FEATURE STORY

Latin America: Climate for Doing Business Improving in Most of the Region

November 4, 2010


WASHINGTON, D.C, November 4, 2010 - Twelve of 20 economies in Latin America reformed business regulation to expand opportunity for local firms in the past year, according to Doing Business 2011: Making a Difference for Entrepreneurs, the eighth in a series of annual reports published by IFC and the World Bank.

Peru improved business regulation the most in the region, moving up 10 places in the global ranking on the overall ease of doing business, to 36 (among 183 economies). Peru was also among the world's 10 most active economies, improving in four of nine areas covered by the report. It created an online one-stop shop for business registration, improving the ease of business start-up more than any other economy. Peru also streamlined permits for construction, introduced fast-track procedures at the land registry, and eased trade with a new Web-based electronic data interchange system.

Economies in Latin America are improving regulation with faster, transparent, electronic systems. For example, Nicaragua improved electronic payment of taxes and expedited trade by migrating to an electronic data interchange system for customs. "New technology underpins regulatory best practice around the world," said Sylvia Solf, lead author of the report. "Technology makes compliance easier, less costly, and more transparent."

Chile, the region's runner-up regulatory reformer, moved up from 53 to 43 in the global ranking on the ease of doing business by introducing an online system for business registration and strengthening investor protections. Brazil eased business start-up by enhancing electronic synchronization between federal and state tax authorities. Colombia made it simpler to obtain permits for construction by improving the electronic verification of prebuilding certificates.

Mexico moved up six places in the global ranking, to 35. The region's top-ranked economy, Mexico launched an online one-stop shop for initiating business registration, improved construction permitting, and increased options for online payment of taxes.

Over the past five years about 85 percent of the world's economies have made it easier for local firms to do business, through 1,511 improvements to business regulation. Doing Business 2011 pioneers a new measure showing how much business regulation has changed in 174 economies since 2005. According to the new data, Colombia and Peru have been among the world's most consistent reformers of business regulation. For the full Latin American ranking click here.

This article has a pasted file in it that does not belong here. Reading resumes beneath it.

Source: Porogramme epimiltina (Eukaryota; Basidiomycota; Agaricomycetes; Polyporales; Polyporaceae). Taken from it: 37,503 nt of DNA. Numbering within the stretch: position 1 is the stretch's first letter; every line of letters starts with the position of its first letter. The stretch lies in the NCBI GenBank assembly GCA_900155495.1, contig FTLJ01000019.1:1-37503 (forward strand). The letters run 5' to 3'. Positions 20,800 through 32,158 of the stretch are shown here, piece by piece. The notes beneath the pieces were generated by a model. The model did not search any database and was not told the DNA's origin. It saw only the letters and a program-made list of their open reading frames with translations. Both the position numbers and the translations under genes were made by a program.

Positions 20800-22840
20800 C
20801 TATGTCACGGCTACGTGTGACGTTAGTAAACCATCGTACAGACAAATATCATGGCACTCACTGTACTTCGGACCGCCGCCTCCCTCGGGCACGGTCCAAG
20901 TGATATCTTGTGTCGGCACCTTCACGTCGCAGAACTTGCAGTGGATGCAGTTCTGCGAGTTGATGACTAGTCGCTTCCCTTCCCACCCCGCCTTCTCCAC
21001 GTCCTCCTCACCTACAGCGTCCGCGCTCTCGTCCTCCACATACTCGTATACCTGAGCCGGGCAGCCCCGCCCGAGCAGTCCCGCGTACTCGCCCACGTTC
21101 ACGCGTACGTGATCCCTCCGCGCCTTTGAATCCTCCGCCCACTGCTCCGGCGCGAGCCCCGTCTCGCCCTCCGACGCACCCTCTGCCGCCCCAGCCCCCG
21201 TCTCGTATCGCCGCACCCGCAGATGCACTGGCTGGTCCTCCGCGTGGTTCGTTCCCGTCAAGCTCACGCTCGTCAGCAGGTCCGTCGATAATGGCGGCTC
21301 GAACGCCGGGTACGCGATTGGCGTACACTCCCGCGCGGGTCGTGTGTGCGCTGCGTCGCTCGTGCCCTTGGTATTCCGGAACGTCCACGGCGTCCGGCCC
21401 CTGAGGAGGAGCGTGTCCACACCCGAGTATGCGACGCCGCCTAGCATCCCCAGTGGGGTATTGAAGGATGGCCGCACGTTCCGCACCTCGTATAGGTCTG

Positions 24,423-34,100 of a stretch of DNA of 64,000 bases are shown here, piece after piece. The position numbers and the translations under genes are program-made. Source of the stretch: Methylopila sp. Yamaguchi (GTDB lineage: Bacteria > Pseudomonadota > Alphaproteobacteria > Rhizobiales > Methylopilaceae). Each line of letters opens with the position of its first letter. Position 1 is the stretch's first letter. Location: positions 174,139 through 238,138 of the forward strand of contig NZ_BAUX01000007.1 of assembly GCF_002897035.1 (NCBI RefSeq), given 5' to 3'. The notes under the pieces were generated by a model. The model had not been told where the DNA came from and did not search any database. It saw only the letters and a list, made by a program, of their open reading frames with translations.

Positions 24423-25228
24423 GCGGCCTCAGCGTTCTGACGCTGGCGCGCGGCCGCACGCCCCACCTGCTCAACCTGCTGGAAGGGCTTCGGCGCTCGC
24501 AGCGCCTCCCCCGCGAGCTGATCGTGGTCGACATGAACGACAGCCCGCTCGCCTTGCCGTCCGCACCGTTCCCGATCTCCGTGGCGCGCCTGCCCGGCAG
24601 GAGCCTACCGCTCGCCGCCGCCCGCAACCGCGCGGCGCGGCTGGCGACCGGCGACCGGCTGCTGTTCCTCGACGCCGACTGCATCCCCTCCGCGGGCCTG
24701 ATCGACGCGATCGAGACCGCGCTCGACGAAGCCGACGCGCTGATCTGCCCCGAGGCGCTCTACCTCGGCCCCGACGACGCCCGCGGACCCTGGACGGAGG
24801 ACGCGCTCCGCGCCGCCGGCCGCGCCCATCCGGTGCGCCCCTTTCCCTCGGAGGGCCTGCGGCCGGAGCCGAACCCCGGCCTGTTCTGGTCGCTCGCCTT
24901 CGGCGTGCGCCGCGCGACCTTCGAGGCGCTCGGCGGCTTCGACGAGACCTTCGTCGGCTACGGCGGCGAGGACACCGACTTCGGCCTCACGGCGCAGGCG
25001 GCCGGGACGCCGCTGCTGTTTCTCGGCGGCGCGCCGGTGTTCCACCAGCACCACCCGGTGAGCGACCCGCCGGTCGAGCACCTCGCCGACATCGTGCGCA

Doing Business analyzes regulations that apply to an economy's businesses during their life cycle, including start-up and operations, trading across borders, paying taxes, and closing a business. Doing Business does not measure all aspects of the business environment that matter to firms and investors. For example, it does not measure security, macroeconomic stability, corruption, skill level, or the strength of financial systems.

Its findings have stimulated policy debates in more than 80 economies and enabled a growing body of research on how firm-level regulation relates to economic outcomes across economies.

Grenada Leads in the Caribbean

The report also found that Grenada was among the 10 economies worldwide that most improved their business environment in the past year.

After improving contract enforcement and customs administration in 2008-2009, Grenada implemented three more business regulation reforms in the past year, boosting its ranking on the ease of doing business from 98 to 92 among the 183 economies surveyed by Doing Business. Grenada eased business start-up by transferring responsibility for its commercial registry from the courts to the civil administration; nearly halved the time needed to transfer property, and improved customs administration.

Jamaica eased the transfer of property by lowering transfer taxes and fees, offering expedited registration procedures, and making information from the company registrar available online. Haiti eased business start-up by eliminating the review of the incorporation act by the president's or prime minister's office.

"Governments in the Caribbean, as elsewhere, have been picking up the pace of improvements to business regulation to empower local entrepreneurs," said Sylvia Solf, lead author of the report. "Small island states such as Grenada, Cape Verde, and Brunei Darussalam have been paying attention to the quality of business regulation to make their economies more competitive and to support greater job creation by local firms."

Globally, the 40 most-improved economies in the past five years include China, the Arab Republic of Egypt, Nigeria, and India, which together account for more than 40 percent of the world's population.


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